Santa Tecla, Este

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Santa Tecla is the Baroque-style, Roman Catholic duomo or main church in the town of Este, province of Padua, region of Veneto, Italy.

Facade with bell-tower in rear.
Interior facing apse

History[edit]

A church at the site dates likely to the 4th or 5th centuries, when a church was erected upon the ruins of a former pagan temple, and dedicated to Saint Thecla, a virgin and martyr from Anatolia. The church has been refurbished over the centuries. It was rebuilt in the 8th century till possessing five naves. The church was reconsecrated by Pope Leo IX in 1052. Until the 16th century, the layout continued to have the apse in the east. During a refurbishment during 1583 to 1592, designed by Vincenzo Scamozzi, the facade was re-oriented.

After an earthquake in 1688 damaged the church, and a complete reconstruction was promoted by the town archpriest Marco Marchetti, using designs for an elliptical nave with a tall cupola, by the Venetian architect Antonio Gaspari. Work begun in 1690 with the blessing of the bishop Gregorio Barbarigo, and was completed in 1720 with consecration by Cardinal Rezzonico, the future Pope Clement XIII. The facade was never completed, and remains in rough brick. The lower part of the bell-tower dates to the 8th century, but it was raised to its present height in 1724 by the architect Rossi.[1]

St Thecla Liberating the City of Este from the Plague, 1758-59, (prior to restoration) by Tiepolo in the church of Santa Tecla.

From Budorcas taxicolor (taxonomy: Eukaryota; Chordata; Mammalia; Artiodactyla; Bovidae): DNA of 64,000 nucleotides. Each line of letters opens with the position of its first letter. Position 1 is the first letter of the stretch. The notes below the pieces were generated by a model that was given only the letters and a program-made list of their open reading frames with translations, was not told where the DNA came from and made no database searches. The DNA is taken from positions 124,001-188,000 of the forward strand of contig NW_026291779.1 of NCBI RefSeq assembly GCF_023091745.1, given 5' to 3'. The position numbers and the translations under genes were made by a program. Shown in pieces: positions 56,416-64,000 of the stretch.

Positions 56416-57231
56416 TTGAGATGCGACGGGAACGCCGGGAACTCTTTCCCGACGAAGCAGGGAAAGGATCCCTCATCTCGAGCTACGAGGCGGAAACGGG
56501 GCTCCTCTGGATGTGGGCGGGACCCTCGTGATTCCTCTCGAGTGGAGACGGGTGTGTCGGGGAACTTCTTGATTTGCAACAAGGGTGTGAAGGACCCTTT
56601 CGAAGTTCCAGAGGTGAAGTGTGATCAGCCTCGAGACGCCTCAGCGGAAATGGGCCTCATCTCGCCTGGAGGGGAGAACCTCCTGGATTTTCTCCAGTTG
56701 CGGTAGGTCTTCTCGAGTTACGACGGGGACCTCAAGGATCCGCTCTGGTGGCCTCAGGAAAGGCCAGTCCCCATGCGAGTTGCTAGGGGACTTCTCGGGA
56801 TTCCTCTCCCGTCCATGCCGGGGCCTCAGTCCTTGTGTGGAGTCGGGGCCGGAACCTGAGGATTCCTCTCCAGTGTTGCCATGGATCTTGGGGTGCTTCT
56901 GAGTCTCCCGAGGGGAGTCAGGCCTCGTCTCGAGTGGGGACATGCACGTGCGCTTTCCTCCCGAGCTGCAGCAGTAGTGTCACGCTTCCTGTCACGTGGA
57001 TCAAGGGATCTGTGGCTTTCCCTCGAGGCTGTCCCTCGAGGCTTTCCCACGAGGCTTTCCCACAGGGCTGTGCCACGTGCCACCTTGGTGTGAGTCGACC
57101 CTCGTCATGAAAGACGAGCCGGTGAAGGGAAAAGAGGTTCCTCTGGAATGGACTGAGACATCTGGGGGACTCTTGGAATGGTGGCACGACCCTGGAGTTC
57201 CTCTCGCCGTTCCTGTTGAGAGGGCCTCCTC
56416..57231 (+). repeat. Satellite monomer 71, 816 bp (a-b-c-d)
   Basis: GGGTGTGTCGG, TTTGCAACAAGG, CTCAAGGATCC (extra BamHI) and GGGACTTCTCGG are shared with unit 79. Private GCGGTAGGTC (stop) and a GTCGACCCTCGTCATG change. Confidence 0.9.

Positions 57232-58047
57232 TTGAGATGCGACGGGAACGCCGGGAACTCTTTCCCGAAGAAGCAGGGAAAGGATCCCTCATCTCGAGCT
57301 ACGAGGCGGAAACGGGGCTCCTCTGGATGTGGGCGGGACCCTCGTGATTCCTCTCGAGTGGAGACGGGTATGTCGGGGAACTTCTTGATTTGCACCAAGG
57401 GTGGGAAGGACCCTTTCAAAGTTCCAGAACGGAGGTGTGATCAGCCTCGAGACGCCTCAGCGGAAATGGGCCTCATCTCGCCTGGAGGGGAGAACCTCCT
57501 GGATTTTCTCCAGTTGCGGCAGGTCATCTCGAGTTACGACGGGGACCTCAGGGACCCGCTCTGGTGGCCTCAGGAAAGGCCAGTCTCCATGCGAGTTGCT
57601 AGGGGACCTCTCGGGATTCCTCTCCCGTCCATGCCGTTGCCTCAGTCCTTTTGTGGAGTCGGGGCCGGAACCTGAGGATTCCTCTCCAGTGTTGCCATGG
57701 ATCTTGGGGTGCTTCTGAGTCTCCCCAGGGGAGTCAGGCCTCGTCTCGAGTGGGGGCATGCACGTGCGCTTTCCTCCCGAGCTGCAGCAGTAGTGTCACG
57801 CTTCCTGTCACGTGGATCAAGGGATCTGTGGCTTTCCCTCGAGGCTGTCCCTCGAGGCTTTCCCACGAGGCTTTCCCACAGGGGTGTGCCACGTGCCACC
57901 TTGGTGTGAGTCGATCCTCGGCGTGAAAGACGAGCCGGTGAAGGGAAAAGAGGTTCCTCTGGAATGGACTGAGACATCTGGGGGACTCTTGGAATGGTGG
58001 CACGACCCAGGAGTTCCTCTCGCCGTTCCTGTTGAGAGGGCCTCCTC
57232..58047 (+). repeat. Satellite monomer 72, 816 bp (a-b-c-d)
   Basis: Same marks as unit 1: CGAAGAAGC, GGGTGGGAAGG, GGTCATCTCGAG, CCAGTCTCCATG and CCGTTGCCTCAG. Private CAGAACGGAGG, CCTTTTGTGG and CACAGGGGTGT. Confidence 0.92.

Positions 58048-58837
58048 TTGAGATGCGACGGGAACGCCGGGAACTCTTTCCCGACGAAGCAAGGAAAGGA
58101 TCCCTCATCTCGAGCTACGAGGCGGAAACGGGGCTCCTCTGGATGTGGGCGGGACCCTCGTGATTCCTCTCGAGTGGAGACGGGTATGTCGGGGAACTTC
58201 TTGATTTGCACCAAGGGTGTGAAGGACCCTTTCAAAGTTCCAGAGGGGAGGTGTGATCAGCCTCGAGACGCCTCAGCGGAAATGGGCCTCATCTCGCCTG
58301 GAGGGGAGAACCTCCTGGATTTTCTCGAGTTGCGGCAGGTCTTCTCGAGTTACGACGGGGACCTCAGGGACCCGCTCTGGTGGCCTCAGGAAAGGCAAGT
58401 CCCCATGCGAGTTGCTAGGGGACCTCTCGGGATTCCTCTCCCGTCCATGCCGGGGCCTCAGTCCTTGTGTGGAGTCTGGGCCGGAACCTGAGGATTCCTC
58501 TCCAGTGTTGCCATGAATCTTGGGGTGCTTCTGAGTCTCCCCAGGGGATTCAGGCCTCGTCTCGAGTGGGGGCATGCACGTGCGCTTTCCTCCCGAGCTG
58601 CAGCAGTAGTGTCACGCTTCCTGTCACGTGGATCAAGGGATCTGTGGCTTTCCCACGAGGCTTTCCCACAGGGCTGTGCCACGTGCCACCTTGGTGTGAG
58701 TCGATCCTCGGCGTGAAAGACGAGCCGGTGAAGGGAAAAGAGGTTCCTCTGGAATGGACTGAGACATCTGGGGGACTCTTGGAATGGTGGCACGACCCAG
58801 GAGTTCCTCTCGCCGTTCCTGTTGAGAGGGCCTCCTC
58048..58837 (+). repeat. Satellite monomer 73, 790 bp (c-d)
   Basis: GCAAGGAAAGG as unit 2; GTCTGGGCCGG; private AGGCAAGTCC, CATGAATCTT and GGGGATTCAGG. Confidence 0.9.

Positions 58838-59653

The main altarpiece is a masterwork by Giovanni Battista Tiepolo, depicting Santa Tecla prays for the Liberation of Este from the Plague (1759). In the right of the presbytery, in the Chapel of the Holiest Sacrament, is a marble sculptural group depicting the Triumph of the Eucharist by Antonio Corradini, including a veiled female representing Faith. In the left chapel, is a 17th-century wooden crucifix by Francesco Terilli. The marble statues at the base, depicting Mary Magdalen hugging the cross with the Madonna upheld by Maria Salome, were sculpted about a century later by Bernardo Falconi. The nave ceiling has a depiction of the Martyrdom of Santa Tecla by Jacopo Amigoni.

In the second altar to the right of the entrance is a glass urn with the body of the blessed Beatrice I d'Este (1191-1226). Upon the altar, is a 19th-century canvas depicting the Virgin, St John the Baptist and the Blessed Beatrice d'Este, by Michelangelo Grigoletti.[2]

Other paintings are housed in the Sacristy and in the Oratory of San Valentino, which is connected by a formal stairs and vestibule, and include a Madonna by Andrea del Sarto; Flagellation of Christ attributed to Durer; and other paintings by Giovanni Battista Zelotti, Antonio Zanchi, Luca da Reggio, and Tiepolo.[3]

References[edit]

  1. ^ La patria; geografia dell' Italia: provincie di Verona, Vicenza, e Padova, 1890, by Gustavo Chiesi and compiled Gustavo Strafforello page 436.
  2. ^ Colli Euganei Tourism site, entry on church.
  3. ^ G. Chiesi, page 436.